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War Matters

Material Culture in the Civil War Era

Edited by Joan E. Cashin

280 pp., 6.125 x 9.25, 12 halftones, 3 graphs, 1 table, notes, index

  • Paperback ISBN: 978-1-4696-4320-5
    Published: October 2018
  • Hardcover ISBN: 978-1-4696-4319-9
    Published: October 2018
  • eBook ISBN: 978-1-4696-4321-2
    Published: October 2018

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Material objects lie at the crux of understanding individual and social relationships in history, and the Civil War era is no exception. Before, during, and after the war, Americans from all walks of life created, used, revered, exploited, discarded, mocked, and destroyed objects for countless reasons. These objects had symbolic significance for millions of people. The essays in this volume consider a wide range of material objects, including weapons, Revolutionary artifacts, landscapes, books, vaccine matter, human bodies, houses, clothing, and documents. Together, the contributors argue that an examination of the meaning of material objects can shed new light on the social, economic, and cultural history of the conflict. This book will fundamentally reshape our understanding of the war.

In addition to the editor, contributors include Lisa M. Brady, Peter S. Carmichael, Earl J. Hess, Robert D. Hicks, Victoria E. Ott, Jason Phillips, Timothy Silver, Yael A. Sternhell, Sarah Jones Weicksel, Mary Saracino Zboray, and Ronald J. Zboray.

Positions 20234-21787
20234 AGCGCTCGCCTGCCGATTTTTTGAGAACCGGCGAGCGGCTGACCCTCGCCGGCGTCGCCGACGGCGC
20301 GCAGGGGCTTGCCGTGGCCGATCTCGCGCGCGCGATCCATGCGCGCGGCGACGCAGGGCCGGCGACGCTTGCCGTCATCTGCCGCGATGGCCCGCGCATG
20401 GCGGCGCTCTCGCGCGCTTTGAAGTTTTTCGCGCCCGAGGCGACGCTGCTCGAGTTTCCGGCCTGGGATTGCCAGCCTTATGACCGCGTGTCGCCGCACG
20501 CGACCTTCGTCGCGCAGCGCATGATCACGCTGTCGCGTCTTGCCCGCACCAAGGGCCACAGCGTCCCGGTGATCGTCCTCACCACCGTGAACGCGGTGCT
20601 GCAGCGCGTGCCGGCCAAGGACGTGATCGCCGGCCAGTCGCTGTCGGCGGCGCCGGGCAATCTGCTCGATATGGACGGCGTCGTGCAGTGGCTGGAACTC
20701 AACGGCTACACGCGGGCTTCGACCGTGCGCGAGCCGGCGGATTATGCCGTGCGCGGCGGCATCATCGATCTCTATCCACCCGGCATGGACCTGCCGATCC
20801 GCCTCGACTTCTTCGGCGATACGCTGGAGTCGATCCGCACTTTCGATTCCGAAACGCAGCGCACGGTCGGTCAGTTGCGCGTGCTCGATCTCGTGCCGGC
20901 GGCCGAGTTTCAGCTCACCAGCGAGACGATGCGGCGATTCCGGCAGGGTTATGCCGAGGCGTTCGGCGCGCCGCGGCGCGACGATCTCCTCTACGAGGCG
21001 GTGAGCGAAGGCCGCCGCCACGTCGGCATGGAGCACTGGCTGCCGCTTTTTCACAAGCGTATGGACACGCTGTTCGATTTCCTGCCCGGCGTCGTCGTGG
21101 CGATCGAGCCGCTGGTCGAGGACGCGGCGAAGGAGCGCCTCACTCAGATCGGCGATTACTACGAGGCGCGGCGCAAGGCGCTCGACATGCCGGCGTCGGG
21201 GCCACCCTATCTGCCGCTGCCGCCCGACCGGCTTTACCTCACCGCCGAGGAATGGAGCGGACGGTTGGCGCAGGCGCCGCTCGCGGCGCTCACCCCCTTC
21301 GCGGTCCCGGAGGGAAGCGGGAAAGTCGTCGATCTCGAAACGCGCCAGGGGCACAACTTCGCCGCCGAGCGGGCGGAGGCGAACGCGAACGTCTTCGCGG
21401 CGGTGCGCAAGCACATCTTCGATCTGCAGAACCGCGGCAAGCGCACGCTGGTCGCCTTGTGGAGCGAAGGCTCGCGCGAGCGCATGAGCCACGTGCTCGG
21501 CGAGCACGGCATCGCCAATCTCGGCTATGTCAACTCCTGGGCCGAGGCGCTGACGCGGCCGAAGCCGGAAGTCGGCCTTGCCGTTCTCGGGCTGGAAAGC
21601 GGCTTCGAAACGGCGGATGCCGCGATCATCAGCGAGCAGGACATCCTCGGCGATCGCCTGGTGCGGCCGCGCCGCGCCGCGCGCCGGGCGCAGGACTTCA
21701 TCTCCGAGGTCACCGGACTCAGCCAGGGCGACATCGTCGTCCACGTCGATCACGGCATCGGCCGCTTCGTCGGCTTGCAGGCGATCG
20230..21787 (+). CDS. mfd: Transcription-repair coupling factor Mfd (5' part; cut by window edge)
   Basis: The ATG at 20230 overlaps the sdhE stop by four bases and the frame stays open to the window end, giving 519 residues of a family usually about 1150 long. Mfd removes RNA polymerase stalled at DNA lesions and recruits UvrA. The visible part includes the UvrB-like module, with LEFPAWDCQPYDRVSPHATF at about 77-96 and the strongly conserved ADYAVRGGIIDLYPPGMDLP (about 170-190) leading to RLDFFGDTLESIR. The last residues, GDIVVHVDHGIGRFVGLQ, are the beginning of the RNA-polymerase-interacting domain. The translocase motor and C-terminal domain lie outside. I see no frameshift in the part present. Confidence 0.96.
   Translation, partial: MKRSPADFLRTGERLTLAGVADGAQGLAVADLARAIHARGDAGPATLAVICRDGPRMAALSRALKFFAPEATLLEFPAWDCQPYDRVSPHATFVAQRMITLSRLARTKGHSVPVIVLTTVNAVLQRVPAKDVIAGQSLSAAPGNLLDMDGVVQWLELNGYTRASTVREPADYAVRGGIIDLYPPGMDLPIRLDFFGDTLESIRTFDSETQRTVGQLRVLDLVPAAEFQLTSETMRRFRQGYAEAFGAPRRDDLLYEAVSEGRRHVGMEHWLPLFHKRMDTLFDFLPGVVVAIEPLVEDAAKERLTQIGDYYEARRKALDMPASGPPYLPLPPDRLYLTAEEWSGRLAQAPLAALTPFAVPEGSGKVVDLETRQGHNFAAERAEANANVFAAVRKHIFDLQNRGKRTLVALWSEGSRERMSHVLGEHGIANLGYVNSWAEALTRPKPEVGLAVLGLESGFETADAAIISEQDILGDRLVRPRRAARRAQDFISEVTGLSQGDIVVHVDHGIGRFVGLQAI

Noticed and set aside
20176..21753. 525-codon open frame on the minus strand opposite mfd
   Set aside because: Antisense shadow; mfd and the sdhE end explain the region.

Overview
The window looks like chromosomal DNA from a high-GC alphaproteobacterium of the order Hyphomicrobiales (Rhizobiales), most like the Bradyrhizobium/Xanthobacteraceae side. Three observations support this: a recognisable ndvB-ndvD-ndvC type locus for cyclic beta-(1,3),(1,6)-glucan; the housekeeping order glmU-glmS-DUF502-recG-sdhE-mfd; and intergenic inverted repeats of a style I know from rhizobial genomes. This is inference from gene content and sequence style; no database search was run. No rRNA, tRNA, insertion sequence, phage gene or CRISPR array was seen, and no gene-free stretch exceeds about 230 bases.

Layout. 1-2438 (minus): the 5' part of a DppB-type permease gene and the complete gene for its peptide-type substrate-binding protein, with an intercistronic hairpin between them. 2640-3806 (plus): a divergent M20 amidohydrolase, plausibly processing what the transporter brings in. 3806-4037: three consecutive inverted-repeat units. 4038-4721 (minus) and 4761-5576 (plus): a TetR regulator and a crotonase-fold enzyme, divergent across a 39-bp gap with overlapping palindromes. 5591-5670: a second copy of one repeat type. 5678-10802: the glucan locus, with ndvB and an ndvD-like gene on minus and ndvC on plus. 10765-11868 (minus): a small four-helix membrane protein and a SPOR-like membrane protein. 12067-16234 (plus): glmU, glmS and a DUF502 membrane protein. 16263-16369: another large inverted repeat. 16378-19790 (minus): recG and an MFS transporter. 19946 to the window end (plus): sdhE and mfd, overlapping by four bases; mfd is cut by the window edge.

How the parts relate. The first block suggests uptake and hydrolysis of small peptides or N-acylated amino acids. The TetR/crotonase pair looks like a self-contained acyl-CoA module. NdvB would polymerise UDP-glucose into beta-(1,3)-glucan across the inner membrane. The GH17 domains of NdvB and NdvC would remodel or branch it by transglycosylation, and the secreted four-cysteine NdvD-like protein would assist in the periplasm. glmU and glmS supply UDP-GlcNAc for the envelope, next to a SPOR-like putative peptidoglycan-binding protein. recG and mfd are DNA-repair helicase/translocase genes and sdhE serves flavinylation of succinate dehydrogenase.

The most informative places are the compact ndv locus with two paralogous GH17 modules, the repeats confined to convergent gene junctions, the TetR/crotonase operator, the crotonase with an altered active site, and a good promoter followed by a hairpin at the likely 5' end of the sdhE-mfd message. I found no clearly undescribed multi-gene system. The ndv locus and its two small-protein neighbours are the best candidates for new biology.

About the Author

Joan E. Cashin is professor of history at the Ohio State University.
For more information about Joan E. Cashin, visit the Author Page.

Reviews

"All of the contributors . . . successfully argue for the appropriateness and validity of incorporating into the historical scholarship the study of material items of cultural significance. . . . Should be read by all Civil War professional historians and graduate students, but many of the essays also exhibit popular appeal sufficient to gain the volume a wider reading audience. Highly recommended."--Andrew Wagenhoffer, Civil War Books and Authors

“The first collection of essays devoted solely to Civil War material culture . . . . War Matters pushes readers beyond the idea that relics are just ‘things’ collected by Civil War enthusiasts and are instead meaningful artifacts that speak to the history of the American Civil War.”--The Annals of Iowa

“A singular contribution. Once shunted to the side as tidy illustrations, the artifacts of war and peace are now being taken seriously as complicated and revealing forms of evidence. And for that, we owe Cashin and her contributors a debt of gratitude.” --Ohio Valley History

“The volume convincingly argues that war matter mattered. . . . Together the essays establish war material culture as a fertile field, and they open paths for further research.”--Journal of Southern History

“A must-read for historians, anthropologists, and sociologists working in the nineteenth century.”--Journal of American History

“Individually, the essays all add new depth to debates over soldiers’ motivations and civilians’ loyalties, sectional tensions and military operations, and the process of Reconstruction writ large. . . . Together, the essays pose important questions about material culture studies, which will resonate beyond the study of the war itself.”--Journal of the Civil War Era